“Anytime you have mixed messages, it hurts the public health effort,” Michaud said. “Having the mixed messages of the president’s remarks makes this job even more difficult.”

University of South Florida epidemiologist Jason Salemi said he fears the president’s statement has taken on a life of its own and could stall prevention efforts.

“This sound phrase has been around for a while now, and it’s going to spread like wildfire. And it’s going to feel like, ‘Oh, we don’t have to do anything anymore,’” Salemi said.

“If we’re happy with the fact that 400 or 500 people are dying every day from COVID, there’s a problem with that,” Salemi said. “We can absolutely do better because most, if not all, of these deaths are absolutely preventable with the tools we have.”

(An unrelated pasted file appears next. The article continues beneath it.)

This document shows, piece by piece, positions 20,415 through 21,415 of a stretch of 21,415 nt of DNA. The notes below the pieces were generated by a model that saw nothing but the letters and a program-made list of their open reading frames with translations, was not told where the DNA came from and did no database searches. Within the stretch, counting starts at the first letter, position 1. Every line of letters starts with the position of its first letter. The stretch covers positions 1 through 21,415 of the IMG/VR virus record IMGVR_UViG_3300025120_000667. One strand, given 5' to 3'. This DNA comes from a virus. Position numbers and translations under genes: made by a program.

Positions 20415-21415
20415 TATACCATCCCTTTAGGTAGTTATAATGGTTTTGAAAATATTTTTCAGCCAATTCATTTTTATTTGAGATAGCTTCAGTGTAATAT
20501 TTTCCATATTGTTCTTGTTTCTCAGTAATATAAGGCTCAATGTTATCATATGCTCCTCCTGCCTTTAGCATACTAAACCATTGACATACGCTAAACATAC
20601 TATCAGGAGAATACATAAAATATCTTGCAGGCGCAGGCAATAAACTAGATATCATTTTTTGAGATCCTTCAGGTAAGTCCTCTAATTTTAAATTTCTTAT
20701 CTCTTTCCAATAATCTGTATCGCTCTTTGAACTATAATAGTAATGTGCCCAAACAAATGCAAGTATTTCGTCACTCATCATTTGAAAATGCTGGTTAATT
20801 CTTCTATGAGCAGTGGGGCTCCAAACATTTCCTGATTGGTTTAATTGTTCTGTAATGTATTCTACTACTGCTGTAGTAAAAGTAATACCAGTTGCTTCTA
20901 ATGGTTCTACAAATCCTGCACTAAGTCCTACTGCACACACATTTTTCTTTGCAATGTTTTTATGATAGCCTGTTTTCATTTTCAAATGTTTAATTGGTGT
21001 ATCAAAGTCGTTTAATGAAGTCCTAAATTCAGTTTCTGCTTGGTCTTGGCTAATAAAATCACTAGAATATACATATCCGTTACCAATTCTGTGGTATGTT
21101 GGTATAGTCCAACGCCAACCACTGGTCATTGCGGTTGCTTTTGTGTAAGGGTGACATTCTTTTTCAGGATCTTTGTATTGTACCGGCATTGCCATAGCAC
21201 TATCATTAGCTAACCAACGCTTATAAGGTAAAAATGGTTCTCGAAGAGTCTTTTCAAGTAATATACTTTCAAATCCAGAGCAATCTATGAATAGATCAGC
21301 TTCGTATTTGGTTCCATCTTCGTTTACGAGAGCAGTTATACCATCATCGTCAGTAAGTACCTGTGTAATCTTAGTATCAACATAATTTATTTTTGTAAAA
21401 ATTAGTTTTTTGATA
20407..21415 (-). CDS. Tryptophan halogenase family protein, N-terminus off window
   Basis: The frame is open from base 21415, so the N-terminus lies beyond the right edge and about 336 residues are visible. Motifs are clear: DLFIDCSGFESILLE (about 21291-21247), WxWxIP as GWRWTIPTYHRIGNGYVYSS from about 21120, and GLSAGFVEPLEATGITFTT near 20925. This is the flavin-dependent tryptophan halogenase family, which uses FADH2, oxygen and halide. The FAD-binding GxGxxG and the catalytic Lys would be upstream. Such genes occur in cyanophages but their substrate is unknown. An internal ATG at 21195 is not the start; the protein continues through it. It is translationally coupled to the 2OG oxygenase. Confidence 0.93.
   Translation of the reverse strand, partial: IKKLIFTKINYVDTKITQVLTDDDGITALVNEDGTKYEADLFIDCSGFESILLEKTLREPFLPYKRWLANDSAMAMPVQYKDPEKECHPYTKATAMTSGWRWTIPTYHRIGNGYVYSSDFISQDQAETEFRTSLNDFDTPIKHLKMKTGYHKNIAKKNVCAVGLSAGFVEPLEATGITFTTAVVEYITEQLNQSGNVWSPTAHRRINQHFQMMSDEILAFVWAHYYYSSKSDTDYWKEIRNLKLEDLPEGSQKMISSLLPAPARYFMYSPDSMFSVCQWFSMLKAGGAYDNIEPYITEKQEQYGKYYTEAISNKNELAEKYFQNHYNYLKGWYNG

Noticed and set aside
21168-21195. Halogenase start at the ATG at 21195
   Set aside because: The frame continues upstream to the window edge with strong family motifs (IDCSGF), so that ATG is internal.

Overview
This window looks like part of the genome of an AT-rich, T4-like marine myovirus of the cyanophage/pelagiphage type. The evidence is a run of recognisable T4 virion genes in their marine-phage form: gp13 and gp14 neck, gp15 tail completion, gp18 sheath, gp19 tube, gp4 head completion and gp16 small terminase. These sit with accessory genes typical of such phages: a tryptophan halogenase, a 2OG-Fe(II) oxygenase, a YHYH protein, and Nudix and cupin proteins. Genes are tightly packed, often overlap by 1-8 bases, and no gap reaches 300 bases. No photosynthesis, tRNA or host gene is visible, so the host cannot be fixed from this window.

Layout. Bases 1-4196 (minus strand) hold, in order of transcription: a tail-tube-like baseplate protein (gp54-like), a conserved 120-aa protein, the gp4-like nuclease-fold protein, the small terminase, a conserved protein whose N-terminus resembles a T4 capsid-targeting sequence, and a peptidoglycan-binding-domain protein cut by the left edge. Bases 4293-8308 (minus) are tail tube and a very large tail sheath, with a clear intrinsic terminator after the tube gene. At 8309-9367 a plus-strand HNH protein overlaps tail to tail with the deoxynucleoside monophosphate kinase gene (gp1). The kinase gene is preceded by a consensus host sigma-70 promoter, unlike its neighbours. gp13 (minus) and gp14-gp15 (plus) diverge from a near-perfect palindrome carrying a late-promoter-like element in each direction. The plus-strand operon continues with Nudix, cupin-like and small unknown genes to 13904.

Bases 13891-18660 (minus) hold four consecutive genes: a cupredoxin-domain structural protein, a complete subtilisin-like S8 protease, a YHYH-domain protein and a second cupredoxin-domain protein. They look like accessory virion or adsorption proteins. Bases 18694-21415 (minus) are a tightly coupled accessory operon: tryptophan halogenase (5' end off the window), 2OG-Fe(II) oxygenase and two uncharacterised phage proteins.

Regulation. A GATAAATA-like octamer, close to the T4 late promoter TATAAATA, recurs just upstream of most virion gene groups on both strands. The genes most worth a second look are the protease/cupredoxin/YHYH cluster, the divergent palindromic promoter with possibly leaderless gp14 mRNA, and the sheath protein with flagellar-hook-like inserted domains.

New York photographer Vivienne Gucwa, 44, received the new booster on Monday. She had COVID twice, once before vaccines became available and another in May. She was vaccinated with two injections of Moderna, but never received the original boosters.

“When I saw that the new booster was able to tackle the omicron variant, I thought, ‘I’m doing this,'” Gucwa said.

“I don’t want to deal with omicron anymore. I was a bit pleased to see that the boosters were updated.


AP medical editor Lauran Neergaard and AP White House correspondent Zeke Miller contributed. ___

The Associated Press Health and Science Department is supported by the Howard Hughes Medical Institute Department of Science Education. The AP is solely responsible for all content.